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Fiscal federalism is an area of study in public economics that focuses on the allocation of fiscal rights and responsibilities across different levels of government. There are many different theories of fiscal federalism, with some suggesting that greater allocation of funds should go to decentralized governments, while others suggest that a strong central government is more important. The goal of analyzing this area is to improve the efficiency of governing by improving the allocation of funding and expenditures.
The traditional theory of fiscal federalism focuses on the economic role of government in the existence of the nation. In a free-market based system or a broadly capitalist society, government is generally meant to interfere only as much as is necessary to maintain stability in the system. This may include allocating goods, employment levels, and income rates on a broad level, so that all citizens have relatively equal access to the same wages, economic opportunities, and consumer goods. Other provisions may include correcting vast market failures through economic stimulus.
In this traditional model, the role of the decentralized or regional government is much more specific to the needs of the jurisdiction. People in Arkansas, for instance, will probably have different needs than those in Oregon. A strong system of regional governments can help ensure that the individual needs of each jurisdiction are met, while the central government tends to manage issues on a much broader, macroeconomic level.
Based on this simplified general theory of fiscal federalism, the major issue becomes dividing economic responsibilities and allocations so that both the federal government and the regional governments can best manage their duties. For instance, a federal minimum wage may help the central government in the duty of ensuring a basic equity in wages across all regions. A state minimum wage may be higher, depending on the cost of living and economy of a localized area. If housing, food, and other costs are far lower in Montana than in New York, fiscal federalism suggests that it makes sense for these state governments to set minimum wages that are no lower than the mandated federal minimum, but can be adjusted to the independent economies of the states.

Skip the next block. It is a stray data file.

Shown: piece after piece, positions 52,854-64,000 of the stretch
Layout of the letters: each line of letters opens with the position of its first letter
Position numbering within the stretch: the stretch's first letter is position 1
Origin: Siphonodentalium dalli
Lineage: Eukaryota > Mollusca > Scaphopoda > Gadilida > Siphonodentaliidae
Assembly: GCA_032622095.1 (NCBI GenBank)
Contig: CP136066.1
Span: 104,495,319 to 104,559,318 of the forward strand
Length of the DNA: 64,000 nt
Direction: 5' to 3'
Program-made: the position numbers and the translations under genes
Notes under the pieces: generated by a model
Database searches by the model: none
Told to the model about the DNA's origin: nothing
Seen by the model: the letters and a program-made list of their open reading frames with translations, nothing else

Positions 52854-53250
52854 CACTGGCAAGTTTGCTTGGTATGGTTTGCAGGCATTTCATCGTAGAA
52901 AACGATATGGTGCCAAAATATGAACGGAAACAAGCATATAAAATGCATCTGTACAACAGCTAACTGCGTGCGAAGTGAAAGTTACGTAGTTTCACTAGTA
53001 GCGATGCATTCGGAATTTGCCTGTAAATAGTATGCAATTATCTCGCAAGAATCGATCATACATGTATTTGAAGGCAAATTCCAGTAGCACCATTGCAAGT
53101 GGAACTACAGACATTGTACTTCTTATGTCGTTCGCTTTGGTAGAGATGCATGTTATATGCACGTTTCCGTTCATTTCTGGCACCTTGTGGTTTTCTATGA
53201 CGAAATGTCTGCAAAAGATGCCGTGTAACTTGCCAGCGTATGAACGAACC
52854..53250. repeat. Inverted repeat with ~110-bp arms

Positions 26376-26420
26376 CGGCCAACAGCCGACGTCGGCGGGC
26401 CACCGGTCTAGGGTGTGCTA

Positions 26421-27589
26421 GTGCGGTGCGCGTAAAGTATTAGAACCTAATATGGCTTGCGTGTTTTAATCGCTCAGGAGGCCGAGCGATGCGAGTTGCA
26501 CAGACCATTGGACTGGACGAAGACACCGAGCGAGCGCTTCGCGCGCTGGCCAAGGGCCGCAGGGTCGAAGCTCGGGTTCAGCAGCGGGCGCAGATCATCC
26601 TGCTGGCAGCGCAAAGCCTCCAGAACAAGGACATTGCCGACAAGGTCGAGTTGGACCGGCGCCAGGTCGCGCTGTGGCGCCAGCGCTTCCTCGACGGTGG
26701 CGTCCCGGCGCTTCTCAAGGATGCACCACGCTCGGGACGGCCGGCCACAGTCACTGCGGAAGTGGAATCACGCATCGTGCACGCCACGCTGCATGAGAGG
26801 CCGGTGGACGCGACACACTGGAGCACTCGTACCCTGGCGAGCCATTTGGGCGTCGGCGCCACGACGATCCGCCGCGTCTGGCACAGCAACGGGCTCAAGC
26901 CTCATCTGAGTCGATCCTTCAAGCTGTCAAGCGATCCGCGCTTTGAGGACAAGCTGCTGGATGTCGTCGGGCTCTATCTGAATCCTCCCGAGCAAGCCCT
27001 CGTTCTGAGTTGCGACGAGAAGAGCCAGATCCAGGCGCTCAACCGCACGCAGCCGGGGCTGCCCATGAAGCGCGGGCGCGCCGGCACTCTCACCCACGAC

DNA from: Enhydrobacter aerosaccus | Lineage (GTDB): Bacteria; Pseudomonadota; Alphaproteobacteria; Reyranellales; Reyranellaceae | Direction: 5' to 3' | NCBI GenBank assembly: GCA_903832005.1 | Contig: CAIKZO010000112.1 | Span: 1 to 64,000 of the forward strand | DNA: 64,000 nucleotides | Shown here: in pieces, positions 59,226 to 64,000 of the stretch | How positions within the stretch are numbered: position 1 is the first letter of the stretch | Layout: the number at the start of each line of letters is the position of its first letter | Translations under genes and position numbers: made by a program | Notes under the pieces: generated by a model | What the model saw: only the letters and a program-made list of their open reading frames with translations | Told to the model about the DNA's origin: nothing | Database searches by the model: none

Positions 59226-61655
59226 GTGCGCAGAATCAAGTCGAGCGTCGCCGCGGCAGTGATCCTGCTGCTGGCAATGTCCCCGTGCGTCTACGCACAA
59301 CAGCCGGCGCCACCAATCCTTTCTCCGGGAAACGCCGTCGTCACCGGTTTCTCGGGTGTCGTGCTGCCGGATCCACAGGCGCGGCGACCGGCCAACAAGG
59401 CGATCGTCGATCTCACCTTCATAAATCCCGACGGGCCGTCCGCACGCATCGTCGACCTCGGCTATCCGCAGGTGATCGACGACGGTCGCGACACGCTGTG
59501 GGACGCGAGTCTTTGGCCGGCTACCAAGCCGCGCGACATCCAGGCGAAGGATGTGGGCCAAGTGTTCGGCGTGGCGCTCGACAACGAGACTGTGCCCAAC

Taxation rights are a major issue in the study and concern in fiscal federalism. People in the United States are often confused by the fact that they must pay both federal and state taxes each year. Dual taxation is a function of fiscal federalism, since the regional and federal governments each maintain the right to tax for the services they provide. With more and more countries tending toward a decentralized government system, it becomes more difficult for citizens all over the world to understand their complicated tax systems.
Darn right the needs of Arkansans differ from those of people in Oregon. The same thing can be said of Texans vs. Californians, Alaskans vs. Floridians, etc. The decentralized allocation of money, then, is very important.
Here's something else important -- preserving the capitalist notion that the main function of government is to get the heck out of the way and let free enterprise flourish.